We also have a river at the front of the house and that was about to make it’s presence felt!

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On the road again

Posted by contentedsouls on 10/12/2019

Having, finally, got the boat generator fixed, we moved to one of my favourite dog walking moorings and Muttley and I filled our boots, with loads of playmates, for a week.


Then he had his op to remove a nasty growth, right on the bend of his rear elbow; so we had to curtail his excercise for two weeks.


So we went North in the van along the dyke to Den Helder for a bit of an explore


We spent a few days on our beloved Rabbit Island before heading into Koudum – where another boat had the audacity to join us! We quickly forgave their intrusion however, because they bought playmates for Muttley (we had taken his stitches out by then).


Koudum is also a lovely little town with nice walking, but it does seem to have a disproportionate number of cats which stop Muttley and I using the footpaths; having been under Daisy’s thumb since he was 8 weeks old, there is no way he’s going to try and squeeze past a hissing cat with an arched back. Even the ones watching us from a distance stared at him malevolently.



Before we left, we needed to re-insure the camper. We then discovered that the camper wasn’t registered with the British driving authorities as a camper; just as a transit van and, as a transit van, we could only get insurance for 180 days cover outside of the UK. To re-register it as a camper we had to fit a table, an awning, and have a minimum of two windows on one side (not including the windows in the driving compartment). G made an excellent table on a swivel stand which lifts off and clips to a cupboard and we found somewhere to get the retractable awning fitted not too far away. Cutting a hole to provide a second window is an issue still to be addressed before our 180 days are up,we also have the luxury of a proper diesel heater this year. We also have a new, dedicated, box on the A frame of the trailer to house the generator so that it can be run whilst remaining securely in situ (photo below). Our thanks to Oba for the welding and Gerrit for the construction and enhanced design mods.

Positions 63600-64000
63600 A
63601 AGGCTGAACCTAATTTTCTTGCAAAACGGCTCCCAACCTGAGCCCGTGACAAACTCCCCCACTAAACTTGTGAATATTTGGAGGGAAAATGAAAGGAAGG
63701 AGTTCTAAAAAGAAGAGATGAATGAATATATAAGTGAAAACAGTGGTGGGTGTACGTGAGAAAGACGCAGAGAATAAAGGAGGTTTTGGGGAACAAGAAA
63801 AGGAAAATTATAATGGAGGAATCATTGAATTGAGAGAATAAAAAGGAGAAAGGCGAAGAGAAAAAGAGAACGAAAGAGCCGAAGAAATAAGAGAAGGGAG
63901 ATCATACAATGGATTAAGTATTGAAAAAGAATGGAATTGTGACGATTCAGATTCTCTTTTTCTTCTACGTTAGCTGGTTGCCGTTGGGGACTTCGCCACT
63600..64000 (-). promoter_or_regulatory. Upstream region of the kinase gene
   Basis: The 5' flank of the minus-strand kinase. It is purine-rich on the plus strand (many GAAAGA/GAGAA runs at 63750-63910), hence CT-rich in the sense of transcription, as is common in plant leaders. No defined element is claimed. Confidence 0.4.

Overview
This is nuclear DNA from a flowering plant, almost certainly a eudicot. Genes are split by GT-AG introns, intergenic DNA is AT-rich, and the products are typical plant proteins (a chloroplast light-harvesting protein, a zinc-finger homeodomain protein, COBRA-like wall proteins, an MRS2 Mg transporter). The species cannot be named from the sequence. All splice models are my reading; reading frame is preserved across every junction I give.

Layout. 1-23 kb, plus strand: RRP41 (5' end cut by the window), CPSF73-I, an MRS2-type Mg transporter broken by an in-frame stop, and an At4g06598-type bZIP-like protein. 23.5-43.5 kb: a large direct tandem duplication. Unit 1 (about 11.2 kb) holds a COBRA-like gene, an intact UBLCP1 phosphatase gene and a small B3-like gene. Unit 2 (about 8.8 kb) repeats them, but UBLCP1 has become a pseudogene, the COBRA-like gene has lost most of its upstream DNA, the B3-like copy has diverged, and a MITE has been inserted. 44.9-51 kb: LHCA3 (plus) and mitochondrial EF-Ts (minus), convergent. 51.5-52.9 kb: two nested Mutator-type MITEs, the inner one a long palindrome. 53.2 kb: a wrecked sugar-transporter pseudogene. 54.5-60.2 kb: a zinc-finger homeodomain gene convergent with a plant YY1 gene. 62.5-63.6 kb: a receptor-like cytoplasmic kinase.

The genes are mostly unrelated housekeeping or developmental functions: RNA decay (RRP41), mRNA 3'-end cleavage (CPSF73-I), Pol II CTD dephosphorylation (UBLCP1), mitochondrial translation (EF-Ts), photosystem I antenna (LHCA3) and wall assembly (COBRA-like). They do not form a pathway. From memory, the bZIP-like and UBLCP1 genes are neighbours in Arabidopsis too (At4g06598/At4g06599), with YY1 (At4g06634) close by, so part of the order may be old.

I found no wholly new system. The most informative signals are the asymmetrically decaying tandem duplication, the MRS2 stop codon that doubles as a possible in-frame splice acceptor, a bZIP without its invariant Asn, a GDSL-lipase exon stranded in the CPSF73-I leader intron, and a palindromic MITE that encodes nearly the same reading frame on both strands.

We then jumped through hoops on the ‘phone to get our S1 reciprocal health insurance cards (yes, we are both now officially OAPs) only to find that they will only issue them two weeks before we get to Spain; by then, of course, we have no address to receive them!

A monumental amount of organisation was required by the catering, provisioning and domestic department. We were leaving for 5 months and covering 3 seasons, so I made copious amounts of lists. Summer and spring clothes were vacuum packed at the bottom of the trailer together with a basic store cupboard; winter clothes for our 5 week stay (we now have a second house sit) in the mountains of France went in next; then travelling provisions for 6 days in the cold, and meals I’d made earlier and frozen. The situation was not helped by the fact that we took the van into the garage for a bit of engine tuning on Monday and we didn’t get it back until Tuesday afternoon –my intention had been to shop and load over Monday and Tuesday – before leaving Wednesday late morning. Without transport we could do neither, so it was all a bit of a scrabble. I always organise everything in appropriate bags and G is forbidden to get involved in the operation, or pack anything into the van – we can’t both move on the van simultaneously, so the domestic and house keeping department has to know exactly where she can put her hands on things. As head of IT, G is responsible for packing ‘phone/battery chargers, conversion plugs and all the myriad of things that accompany modern technology, and all I ask is that he remembers where he put them and that the stuff we need in transit is accessible.

Having winterised the boat, he then lurks over my last 4 shopping bags which aren’t quite full (waiting for the last bits to go in) and could not contain himself whilst I left him alone to have a pee! He grabs the paperwork I need (not all of it, naturally), slings it on top of the jam and marmalade and hoofs it to the van. Knowing we are going to be living in a very confined space for a number of days and need to be really, really nice to each other, I try not to shout, ‘bring that bloody bag back – why can’t you just leave things alone?’, but I can’t help myself either; although I did try to modify my phraseology!

We did get away on time and found a nice quiet stop in Belgium for our first night – when we left last winter, we stopped in the south of the Netherlands the first night, and were dug out of bed and moved on by the police, so decided not to risk that one again.